The online Bible teaching ministry of John Brand

Pulpit Crimes: The Criminal Mishandling of God’s Word

I have a feeling that James White and I would get on well! I like a writer who tells you what he really thinks rather than dressing it up in over diplomatic language, who is not enslaved by political correctness and who, above all, is passionately jealous for the word of God.

All of that is true in this plain speaking book which highlights some of the ways in the which the word of God and the pulpit are being abused.

As I read it I was reminded of an editorial I read just a few weeks ago in a church magazine. Commenting on a verse of Scripture, the author wrote, and I quote, “I’ve deliberately used the King James Version of this verse. To me, even though it may not be an absolutely accurate rendering of the Hebrew, it captures a truth better than the NIV translation.” In other words, as I read that, a “better” translation is one that fits what I want to say rather than an accurate one which more closely fits what God wanted to say.”

White believes that the stakes in this are very high. “I have become convinced that nothing less than the very gospel of Jesus Christ is at stake when we speak of the proclamation of the gospel in preaching.” (p11) “Could almost anything in this world terrify the heart of a believer more than the idea that I might make the cross of Jesus Christ my Lord void?…For a man who earnestly wishes to be a servant of Christ and honor him and be used to feed and protect Christ’s sheep, what could be more repulsive, more abhorrent, than the idea that in my very proclamation I could be emptying the precious cross of Christ of its power?” (p12 referring to 1 Corinthians 1:17).

He begins with a couple of chapters in which he briefly expounds a number of texts in the New Testament, focussing on the Pastoral epistles which stress the importance and nature of faithful biblical preaching and then he draws up what he calls his “rap sheet” which is, for UK readers, the charge list. Each of these is then unpacked and explained in the remainder of the book:

  • prostitution – the `name it and claim it’ teaching
  • pandering to pluralism – denying the uniqueness of Christ as the way of salvation
  • cowardice under fire – compromisng when attacked
  • entertainment without a licence – “entertainment has replaced worship, amusement has replaced the sober contemplation of God and his ways. This is a pulpit crime of immense proportions”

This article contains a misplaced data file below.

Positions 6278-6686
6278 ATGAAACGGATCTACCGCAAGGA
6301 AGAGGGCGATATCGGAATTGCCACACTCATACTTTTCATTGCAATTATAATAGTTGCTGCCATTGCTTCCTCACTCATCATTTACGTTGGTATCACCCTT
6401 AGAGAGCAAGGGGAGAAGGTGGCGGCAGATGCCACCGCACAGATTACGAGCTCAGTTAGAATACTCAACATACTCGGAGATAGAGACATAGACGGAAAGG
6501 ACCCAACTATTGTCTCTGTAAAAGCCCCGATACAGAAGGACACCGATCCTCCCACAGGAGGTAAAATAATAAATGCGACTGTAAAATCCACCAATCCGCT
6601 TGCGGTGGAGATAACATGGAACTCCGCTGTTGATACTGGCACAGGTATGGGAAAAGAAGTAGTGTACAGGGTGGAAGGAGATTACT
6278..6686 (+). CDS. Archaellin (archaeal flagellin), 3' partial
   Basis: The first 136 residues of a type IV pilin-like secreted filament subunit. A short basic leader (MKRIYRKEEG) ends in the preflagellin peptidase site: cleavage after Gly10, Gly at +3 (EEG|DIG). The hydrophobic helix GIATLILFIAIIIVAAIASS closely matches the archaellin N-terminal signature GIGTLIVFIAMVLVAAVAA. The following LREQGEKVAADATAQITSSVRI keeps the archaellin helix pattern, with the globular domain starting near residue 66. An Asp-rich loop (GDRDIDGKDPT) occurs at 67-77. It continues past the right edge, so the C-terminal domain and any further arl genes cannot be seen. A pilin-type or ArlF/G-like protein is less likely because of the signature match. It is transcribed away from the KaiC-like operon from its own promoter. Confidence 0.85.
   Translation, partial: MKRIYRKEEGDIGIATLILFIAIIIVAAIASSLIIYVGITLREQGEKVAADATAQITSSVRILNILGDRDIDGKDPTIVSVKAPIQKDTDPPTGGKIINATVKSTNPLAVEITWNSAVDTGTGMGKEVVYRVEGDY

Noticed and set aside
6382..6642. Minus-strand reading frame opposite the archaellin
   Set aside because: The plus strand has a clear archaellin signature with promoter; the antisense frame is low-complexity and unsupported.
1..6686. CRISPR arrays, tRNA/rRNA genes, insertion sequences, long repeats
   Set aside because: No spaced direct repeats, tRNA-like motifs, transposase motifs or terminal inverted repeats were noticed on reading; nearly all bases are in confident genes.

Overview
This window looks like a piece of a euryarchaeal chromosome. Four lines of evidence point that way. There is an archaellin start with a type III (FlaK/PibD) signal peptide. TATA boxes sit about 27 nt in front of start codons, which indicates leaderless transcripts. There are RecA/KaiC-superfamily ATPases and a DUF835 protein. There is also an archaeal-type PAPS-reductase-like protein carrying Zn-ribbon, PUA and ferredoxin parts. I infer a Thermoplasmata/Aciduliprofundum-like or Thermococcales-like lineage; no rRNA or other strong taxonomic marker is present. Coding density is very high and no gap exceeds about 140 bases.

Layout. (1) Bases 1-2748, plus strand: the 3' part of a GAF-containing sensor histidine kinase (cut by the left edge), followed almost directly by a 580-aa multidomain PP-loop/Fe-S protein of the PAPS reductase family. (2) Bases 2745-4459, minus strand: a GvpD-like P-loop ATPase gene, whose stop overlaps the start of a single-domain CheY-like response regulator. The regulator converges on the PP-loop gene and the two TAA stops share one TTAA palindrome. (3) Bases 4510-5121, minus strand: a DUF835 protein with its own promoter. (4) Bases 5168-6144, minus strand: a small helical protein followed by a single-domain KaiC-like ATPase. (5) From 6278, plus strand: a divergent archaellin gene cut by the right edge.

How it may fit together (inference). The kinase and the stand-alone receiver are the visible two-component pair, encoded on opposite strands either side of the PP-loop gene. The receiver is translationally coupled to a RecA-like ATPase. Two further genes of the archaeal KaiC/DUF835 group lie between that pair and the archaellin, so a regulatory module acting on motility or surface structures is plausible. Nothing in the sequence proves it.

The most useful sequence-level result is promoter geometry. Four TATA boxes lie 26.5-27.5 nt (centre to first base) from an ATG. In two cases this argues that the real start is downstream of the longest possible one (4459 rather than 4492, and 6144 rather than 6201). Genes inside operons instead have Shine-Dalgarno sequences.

• felonious eisegesis – the mishandling of the scriptural text
  • cross dressing – the role of women in the authoritative proclamation of God’s word to the gathered congregation
  • pulpit fiction – the developing of personality cults
  • body count – the obsession with numbers
  • identity theft -“short-selling” the divinely instituted ordinances of baptism and the Lord’s Supper
  • warranty fraud – easy believism

White’s closing chapter, entitled Where are the Cops?, is a call to preachers and members of congregations to be faithful to the word and recognise “the importance the pulpit has in Christ’s rulership of His church” (p59)

The author deliberately does not “name and shame”, for fear of making the personality the issue, though sometimes, I confess, I found myself wishing he had done! However, almost without effort, you, like me, will undoubtedly be able to think of examples of culprits that would fit each of the crimes listed.

It was Michael Green who said that “the standard of preaching in the modern world is deplorable” and much of the reason for that can be found in the issues addressed in this book. Would that more of us were as willing as James White is to speak out and against those who are not the “faithful men” of 2 Timothy 2:2. Would that more preachers would sign Paul’s preaching pledge: “…we have renounced disgraceful, underhanded ways. We refuse to practice cunning or to tamper with God’s word”. (2 Corinthians 4:2)

Solid Ground Christian Books (23 Oct. 2006) Review written in 2013

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